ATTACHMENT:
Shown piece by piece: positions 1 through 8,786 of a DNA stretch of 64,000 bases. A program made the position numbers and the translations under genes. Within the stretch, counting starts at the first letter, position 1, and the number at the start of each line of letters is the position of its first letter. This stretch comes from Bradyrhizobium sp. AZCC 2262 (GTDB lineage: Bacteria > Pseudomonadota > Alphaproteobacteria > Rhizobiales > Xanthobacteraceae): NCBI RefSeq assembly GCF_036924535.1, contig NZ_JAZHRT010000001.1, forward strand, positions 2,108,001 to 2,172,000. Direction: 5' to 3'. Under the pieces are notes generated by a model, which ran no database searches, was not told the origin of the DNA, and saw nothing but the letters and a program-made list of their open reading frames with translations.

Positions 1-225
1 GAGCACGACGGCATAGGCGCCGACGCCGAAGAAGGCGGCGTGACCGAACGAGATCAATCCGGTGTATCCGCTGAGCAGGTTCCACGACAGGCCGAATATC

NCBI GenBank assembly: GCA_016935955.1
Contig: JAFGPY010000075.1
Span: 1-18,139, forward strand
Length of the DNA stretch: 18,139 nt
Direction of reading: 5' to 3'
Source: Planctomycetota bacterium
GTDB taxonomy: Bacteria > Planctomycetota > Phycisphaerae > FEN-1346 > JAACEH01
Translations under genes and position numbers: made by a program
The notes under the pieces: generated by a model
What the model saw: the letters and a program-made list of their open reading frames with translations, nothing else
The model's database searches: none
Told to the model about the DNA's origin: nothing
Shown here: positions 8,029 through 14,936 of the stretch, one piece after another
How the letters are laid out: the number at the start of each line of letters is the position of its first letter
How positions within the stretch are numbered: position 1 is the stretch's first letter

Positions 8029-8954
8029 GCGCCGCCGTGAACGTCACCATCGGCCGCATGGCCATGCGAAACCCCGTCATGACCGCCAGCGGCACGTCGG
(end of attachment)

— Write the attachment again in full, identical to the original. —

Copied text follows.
Shown piece by piece: positions 1 through 8,786 of a DNA stretch of 64,000 bases. A program made the position numbers and the translations under genes. Within the stretch, counting starts at the first letter, position 1, and the number at the start of each line of letters is the position of its first letter. This stretch comes from Bradyrhizobium sp. AZCC 2262 (GTDB lineage: Bacteria > Pseudomonadota > Alphaproteobacteria > Rhizobiales > Xanthobacteraceae): NCBI RefSeq assembly GCF_036924535.1, contig NZ_JAZHRT010000001.1, forward strand, positions 2,108,001 to 2,172,000. Direction: 5' to 3'. Under the pieces are notes generated by a model, which ran no database searches, was not told the origin of the DNA, and saw nothing but the letters and a program-made list of their open reading frames with translations.

Positions 1-225
1 GAGCACGACGGCATAGGCGCCGACGCCGAAGAAGGCGGCGTGACCGAACGAGATCAATCCGGTGTATCCGCTGAGCAGGTTCCACGACAGGCCGAATATC

NCBI GenBank assembly: GCA_016935955.1
Contig: JAFGPY010000075.1
Span: 1-18,139, forward strand
Length of the DNA stretch: 18,139 nt
Direction of reading: 5' to 3'
Source: Planctomycetota bacterium
GTDB taxonomy: Bacteria > Planctomycetota > Phycisphaerae > FEN-1346 > JAACEH01
Translations under genes and position numbers: made by a program
The notes under the pieces: generated by a model
What the model saw: the letters and a program-made list of their open reading frames with translations, nothing else
The model's database searches: none
Told to the model about the DNA's origin: nothing
Shown here: positions 8,029 through 14,936 of the stretch, one piece after another
How the letters are laid out: the number at the start of each line of letters is the position of its first letter
How positions within the stretch are numbered: position 1 is the stretch's first letter

Positions 8029-8954
8029 GCGCCGCCGTGAACGTCACCATCGGCCGCATGGCCATGCGAAACCCCGTCATGACCGCCAGCGGCACGTCGG